PCR was performed for the PGDS and GAPDH cDNA in parallel under the same conditions (Fig. 6). Both PGDS- and GAPDH-specific oligonucleotide primers generated a distinct single fragment of 342 and 600 bp, respectively, although it was weak in the fibroblastic type, presumably because of the small cell number. The PGDS gene showed an almost equal amount of expression in all cases, regardless of the histological subtypes and regardless of benign or malignant character. Arachnoid villi similarly showed PGDS gene expression.
PGDS in arachnoid cells
The present immunoelectron microscopic data, when compared with the conventional ultrastructural feature, indicate that PGDS is synthesized mainly at the rough ER membrane of arachnoid cells. This is consistent with the previous findings in oligodendrocytes of adult rats (Urade et al., 1987) and in the chick dorsal root ganglion cells (Vesin et al., 1995). In this study, PGDS immunoreactivity was seen mainly in arachnoid barrier cells rather than arachnoid trabecular cells in the subarachnoid space. The function of the arachnoid barrier layer separating the subarachnoid space from dura mater is obscure at present (Yamashima and Friede, 1984), and whether it contributes to CSF absorption or, on the contrary, to CSF/blood barrier is unknown. Interestingly, the immunolocalization of PGDS was distinct in arachnoid villi from arachnoid. It was seen mainly in the core arachnoid cells within the subarachnoid space rather than in the cap cell cluster or arachnoid cell layer. This difference in PGDS immunolocalization between arachnoid villi and arachnoid might be related to their distinct functions. The main function of arachnoid villi in humans is absorption of CSF. The high abundance of PGDS within core arachnoid cells might reflect a role of this protein in CSF absorption.
In rat leptomeninges, we found a different pattern of PGDS localization (N. Eguchi, C. T. Beuckmann, Y. Urade, and O. Hayaishi, unpublished results). In rat, PGDS is not located in arachnoid barrier cells but is located exclusively in arachnoid trabecular cells, which in humans do not possess PGDS. The intracellular localization of PGDS in rat arachnoid trabecular cells is the outer nuclear envelope and ER membrane. These findings may reflect an important aspect of functional difference in PGDS among species. Anatomically and histologically, human and rat leptomeninges differ remarkably. For instance, in rat arachnoid membrane only very few arachnoid villi can be found, and they do not show development of arachnoid cell layers or cap cell clusters. Furthermore, in contrast to human CSF, the bulk flow of CSF in rat is drained via a nasal route into the lymphatics (Kida et al., 1993). Therefore, care should be taken in comparing different species in regard to localization and function of PGDS.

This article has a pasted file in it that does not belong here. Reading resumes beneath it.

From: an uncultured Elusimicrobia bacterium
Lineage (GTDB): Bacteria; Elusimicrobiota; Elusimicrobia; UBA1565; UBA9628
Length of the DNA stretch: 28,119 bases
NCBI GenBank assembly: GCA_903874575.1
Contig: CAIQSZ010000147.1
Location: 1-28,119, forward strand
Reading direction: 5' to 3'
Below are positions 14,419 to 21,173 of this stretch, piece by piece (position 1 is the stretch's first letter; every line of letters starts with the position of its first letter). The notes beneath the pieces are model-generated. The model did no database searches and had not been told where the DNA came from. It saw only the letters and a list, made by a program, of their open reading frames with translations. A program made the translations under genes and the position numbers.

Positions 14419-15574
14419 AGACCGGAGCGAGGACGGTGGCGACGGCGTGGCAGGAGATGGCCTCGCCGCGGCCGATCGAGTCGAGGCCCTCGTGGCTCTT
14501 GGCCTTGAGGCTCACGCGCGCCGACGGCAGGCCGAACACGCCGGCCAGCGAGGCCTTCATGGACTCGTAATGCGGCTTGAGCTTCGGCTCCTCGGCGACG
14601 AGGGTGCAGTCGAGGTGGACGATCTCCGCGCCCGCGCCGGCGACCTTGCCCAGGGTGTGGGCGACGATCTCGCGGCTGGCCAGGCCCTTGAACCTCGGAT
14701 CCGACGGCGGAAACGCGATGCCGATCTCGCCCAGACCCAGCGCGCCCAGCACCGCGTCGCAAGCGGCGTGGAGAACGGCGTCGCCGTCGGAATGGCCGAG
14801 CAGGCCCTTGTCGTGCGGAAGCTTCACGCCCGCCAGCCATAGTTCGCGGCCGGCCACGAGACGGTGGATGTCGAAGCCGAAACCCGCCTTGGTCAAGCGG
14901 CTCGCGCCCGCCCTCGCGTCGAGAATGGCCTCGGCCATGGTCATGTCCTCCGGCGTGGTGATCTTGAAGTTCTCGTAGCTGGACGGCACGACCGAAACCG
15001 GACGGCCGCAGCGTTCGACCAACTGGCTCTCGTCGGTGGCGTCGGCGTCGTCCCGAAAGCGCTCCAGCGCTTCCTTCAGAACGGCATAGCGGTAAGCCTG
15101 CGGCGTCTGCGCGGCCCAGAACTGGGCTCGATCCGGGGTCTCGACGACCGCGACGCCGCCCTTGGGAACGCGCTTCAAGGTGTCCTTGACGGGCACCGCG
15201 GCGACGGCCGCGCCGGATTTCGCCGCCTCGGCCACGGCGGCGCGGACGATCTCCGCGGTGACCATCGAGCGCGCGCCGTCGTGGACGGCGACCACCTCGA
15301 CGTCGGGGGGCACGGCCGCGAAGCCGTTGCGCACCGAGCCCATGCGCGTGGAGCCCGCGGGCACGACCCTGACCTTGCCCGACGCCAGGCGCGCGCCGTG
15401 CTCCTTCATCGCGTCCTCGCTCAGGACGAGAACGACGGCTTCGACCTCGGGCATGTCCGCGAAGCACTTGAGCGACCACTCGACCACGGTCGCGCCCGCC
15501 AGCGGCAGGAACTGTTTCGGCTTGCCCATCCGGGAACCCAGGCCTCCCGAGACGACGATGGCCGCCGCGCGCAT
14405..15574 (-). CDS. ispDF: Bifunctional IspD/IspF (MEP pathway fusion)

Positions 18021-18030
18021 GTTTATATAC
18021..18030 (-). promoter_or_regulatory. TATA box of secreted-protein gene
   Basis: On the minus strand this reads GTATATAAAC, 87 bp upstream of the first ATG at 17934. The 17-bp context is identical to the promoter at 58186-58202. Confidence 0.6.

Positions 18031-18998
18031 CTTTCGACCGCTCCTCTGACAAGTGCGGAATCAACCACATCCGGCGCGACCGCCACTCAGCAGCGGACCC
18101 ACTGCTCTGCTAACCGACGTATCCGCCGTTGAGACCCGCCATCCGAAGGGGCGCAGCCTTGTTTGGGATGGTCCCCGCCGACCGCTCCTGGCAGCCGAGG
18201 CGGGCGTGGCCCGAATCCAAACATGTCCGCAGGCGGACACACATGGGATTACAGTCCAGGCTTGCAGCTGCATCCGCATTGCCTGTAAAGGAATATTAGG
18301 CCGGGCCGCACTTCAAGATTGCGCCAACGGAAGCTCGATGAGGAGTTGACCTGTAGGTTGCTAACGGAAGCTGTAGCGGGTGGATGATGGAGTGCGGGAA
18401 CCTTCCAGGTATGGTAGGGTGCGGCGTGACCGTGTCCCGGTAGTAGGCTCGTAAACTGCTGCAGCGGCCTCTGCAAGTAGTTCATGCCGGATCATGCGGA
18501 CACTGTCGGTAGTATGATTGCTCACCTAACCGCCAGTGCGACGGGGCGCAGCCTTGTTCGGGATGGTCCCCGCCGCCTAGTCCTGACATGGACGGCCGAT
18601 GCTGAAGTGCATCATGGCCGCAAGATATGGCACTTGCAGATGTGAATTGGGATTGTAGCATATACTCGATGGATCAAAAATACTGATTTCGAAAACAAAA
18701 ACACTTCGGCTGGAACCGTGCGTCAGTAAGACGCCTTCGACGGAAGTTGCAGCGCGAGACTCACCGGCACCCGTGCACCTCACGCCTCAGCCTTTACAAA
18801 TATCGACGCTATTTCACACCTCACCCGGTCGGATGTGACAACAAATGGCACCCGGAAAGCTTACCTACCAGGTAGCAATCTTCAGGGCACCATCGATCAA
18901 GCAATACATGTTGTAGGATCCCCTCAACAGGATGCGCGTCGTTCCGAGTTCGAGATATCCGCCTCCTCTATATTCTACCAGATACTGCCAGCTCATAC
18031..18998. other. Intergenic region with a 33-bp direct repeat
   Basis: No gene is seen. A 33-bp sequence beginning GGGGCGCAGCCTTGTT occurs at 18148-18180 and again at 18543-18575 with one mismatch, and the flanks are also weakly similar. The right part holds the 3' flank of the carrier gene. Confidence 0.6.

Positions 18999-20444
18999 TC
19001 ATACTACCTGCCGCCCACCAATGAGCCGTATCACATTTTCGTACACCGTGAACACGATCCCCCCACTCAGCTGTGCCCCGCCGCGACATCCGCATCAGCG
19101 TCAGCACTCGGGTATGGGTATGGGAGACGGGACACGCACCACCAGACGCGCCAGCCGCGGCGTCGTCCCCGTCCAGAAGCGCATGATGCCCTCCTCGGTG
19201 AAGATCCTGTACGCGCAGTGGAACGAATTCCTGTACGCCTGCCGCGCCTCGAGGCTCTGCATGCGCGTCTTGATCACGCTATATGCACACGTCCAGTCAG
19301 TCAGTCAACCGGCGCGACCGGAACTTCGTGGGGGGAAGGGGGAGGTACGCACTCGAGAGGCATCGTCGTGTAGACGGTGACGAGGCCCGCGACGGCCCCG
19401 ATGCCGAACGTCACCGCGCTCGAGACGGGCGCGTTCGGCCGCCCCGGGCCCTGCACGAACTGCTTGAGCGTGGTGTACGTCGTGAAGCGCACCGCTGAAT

PGDS in meningioma cells
The roles of PGDS in human meningiomas are unclear at present, but their further characterization might allow a clear understanding of these tumors. The present study demonstrated abundant expression and biosynthesis of PGDS in human meningioma cells. Although the extent of PGDS expression and immunoreactivity varied from case to case, an almost equal amount of amplified PGDS gene was found in all of the histological subtypes of meningiomas, regardless of benign or malignant character. Because human brain tumors such as malignant astrocytomas (five cases), oligodendrogliomas (three), acoustic neurinomas (three), ependymomas (three), pituitary adenomas (three), craniopharyngiomas (three), hemangioblastomas (three), metastatic brain tumors (three), and choroid plexus papilloma (one) showed negligible PGDS immunoreactivity in our additional study (data not shown) using the same antibody, PGDS can be considered a specific cell marker of meningiomas.